Childhood was a time with more crayons than cares, and for many kids, there was no activity more calming than drawing inside the lines of a colouring book. There were no boundaries, and certainly no rules: a red tree, a green sky—wherever our imaginations took us. Unbeknownst to our younger selves, the activity was eliciting a relaxing mindset similar to meditation: uninhibited freedom of thought. For this reason, it comes as no surprise to many therapists that colouring books are undergoing something of resurgence, albeit designed for a much older audience.
Adult colouring books went from niche hobby to global trend quite suddenly in 2013 when Scottish illustrator Johanna Basford, who specializes in hand-drawn patterns, was asked by a British publishing house to create a children’s coloring book, and offered to draw one for adults instead. Secret Garden: An Inky Treasure Hunt and Coloring Book went on to become an international bestseller, moving about two million copies worldwide in its first year.
A registered art therapist at the Vancouver Psychology Centre, Lesley Bruun remembers ordering that exact book online and waiting months for it to arrive because it wasn’t available anywhere else. Nowadays, the shelves of local stores including Collage Collage and the Vancouver Art Gallery gift shop are bursting with adult colouring books, and in 2015, they made up five of the top 10 bestsellers on Amazon.ca.
Grown-up colouring books are generally filled with more sophisticated illustrations and grown-up titles than their childish counterparts. For instance, Unicorns Are Jerks: A Coloring Book Exposing the Cold, Hard, Sparkly Truth features 18 examples of unicorns behaving badly. And this autumn, Fight Club author Chuck Palahniuk is set to publish his first provocative adult colouring book in accompaniment to his second collection of short stories.
When Bruun first became an art therapist 12 years ago, she started giving her clients—young and old—detailed colouring pages as a way to become more mindful. “There is something about colouring and drawing that increases attention, especially for people whose mind tends to wander,” she says. “It’s a safe step to reintroduce yourself to your creative side.” On a psychological note, the books generally offer calming nature or ocean scenes, and intricate kaleidoscopes or mandalas: symmetrical and repetitive patterns meant to promote relaxation and enhance creativity. Physically, the simple act of holding a pencil or paintbrush and moving it across a page has often helped Bruun’s clients feel more at ease, especially when discussing deeper and more personal issues.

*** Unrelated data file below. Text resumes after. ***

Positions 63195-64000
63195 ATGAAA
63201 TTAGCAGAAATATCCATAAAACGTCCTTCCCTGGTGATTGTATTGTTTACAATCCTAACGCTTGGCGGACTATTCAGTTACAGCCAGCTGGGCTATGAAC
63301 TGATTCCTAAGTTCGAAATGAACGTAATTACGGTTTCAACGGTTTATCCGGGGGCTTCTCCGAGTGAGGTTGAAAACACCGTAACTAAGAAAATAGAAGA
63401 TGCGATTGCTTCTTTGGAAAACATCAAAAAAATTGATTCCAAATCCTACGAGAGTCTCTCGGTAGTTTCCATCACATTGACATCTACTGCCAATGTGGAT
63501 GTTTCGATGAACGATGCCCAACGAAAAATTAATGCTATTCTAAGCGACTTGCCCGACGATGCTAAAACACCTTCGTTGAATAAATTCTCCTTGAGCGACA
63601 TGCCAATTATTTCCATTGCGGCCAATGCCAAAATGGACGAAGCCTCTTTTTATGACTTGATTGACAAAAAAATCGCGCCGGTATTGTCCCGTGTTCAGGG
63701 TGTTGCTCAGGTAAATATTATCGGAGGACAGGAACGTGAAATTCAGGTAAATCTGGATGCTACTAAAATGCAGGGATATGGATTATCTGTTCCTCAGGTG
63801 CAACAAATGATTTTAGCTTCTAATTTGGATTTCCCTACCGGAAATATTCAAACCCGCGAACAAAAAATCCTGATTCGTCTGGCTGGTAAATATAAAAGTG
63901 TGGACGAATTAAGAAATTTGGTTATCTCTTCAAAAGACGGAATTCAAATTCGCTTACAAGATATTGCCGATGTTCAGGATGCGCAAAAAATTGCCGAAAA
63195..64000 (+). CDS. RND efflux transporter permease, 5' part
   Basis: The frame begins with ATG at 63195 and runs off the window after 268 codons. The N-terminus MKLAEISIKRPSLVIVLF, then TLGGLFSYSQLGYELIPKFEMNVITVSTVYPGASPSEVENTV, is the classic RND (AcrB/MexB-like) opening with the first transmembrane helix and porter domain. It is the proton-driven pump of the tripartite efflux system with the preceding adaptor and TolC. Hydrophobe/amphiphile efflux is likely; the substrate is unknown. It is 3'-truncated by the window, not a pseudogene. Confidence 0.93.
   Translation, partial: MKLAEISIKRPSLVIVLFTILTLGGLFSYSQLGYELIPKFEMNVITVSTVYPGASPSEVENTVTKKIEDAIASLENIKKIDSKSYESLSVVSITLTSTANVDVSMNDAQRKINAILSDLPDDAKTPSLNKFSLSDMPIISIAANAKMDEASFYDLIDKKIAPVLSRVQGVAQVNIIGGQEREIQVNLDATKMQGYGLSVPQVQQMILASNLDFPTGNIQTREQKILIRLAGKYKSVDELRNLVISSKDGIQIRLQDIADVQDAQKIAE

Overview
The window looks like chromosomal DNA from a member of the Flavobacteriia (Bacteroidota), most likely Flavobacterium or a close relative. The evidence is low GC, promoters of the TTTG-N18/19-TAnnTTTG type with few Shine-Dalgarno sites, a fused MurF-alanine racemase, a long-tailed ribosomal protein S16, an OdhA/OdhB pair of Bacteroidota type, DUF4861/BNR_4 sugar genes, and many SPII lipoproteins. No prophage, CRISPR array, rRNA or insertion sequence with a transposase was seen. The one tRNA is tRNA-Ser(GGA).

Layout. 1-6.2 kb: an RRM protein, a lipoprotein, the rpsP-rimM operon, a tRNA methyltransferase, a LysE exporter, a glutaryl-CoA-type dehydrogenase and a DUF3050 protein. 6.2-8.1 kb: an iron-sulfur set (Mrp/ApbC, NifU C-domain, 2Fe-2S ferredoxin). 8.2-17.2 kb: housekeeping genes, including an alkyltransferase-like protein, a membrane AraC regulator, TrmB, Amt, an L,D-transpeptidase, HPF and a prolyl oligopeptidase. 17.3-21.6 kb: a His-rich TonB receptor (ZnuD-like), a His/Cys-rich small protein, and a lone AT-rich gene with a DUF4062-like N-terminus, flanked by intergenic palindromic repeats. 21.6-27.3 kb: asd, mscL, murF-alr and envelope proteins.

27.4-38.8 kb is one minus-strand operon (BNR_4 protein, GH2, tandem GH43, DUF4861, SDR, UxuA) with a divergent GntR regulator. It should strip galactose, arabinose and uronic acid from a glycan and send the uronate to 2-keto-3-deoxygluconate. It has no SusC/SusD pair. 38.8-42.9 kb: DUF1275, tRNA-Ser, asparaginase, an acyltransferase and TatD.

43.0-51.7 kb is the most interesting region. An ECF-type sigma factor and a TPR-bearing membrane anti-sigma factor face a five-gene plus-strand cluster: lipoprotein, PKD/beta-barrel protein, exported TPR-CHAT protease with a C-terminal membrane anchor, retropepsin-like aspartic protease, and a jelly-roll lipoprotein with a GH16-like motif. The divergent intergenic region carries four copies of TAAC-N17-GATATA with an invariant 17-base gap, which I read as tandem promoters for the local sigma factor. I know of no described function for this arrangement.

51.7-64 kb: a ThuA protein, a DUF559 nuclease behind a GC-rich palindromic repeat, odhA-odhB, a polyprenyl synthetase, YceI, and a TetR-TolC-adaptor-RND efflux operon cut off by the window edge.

Where the trend is seeing a pushback is among therapists concerned with use of the word “therapy” on some book covers. If the expectation is that the simple act of colouring at home will provoke some kind of profound personal change, it can be misleading, says Bruun. It’s therapeutic, yes, but not therapy. “When I’ve given [colouring] as homework, it’s for a certain reason and there is intention behind it,” she says. “For the wrong person, it can actually heighten feelings of anxiety, or for someone who is a perfectionist, it can make them feel stressed about whether their drawing is good enough.” Other critics say colouring books are a mindless form of escapism for adults to avoid confronting the world around them. To that, Bruun argues that it’s no different than other hobbies, such as knitting or scrolling through Pinterest.
Overall, the consensus among professionals seems to be: what’s the harm? “For a lot of adults, [colouring] is the safest way for them to move back to rediscovering that sense of playfulness within themselves,” says Bruun. “There are also higher cognitive functions going on, even within a pastime, in terms of selecting what colours you’re going to use, balancing out patterns, and making things symmetrical.” She also encourages practicing calm, steady breathing while colouring, and intentionally replacing negative thoughts with more positive ones while focusing on filling in the page. “For most people, there is a sense of accomplishment when they create something beautiful,” she says. “The adult colouring phenomenon may stay or go, but if art therapy in itself is something that more people are aware of, that’s a benefit.”
In a world of constant stimulus, for some, there is comfort in letting the mind wander into a realm of tranquility and creativity. For others, the need to stay within the lines is anything but soothing, and the colouring book is destined to become another well-intentioned purchase gathering dust on the shelf. Either way, there are few things more nostalgic than kicking back with some pencil crayons and reconnecting with a time when the hardest decision was which colour to use.
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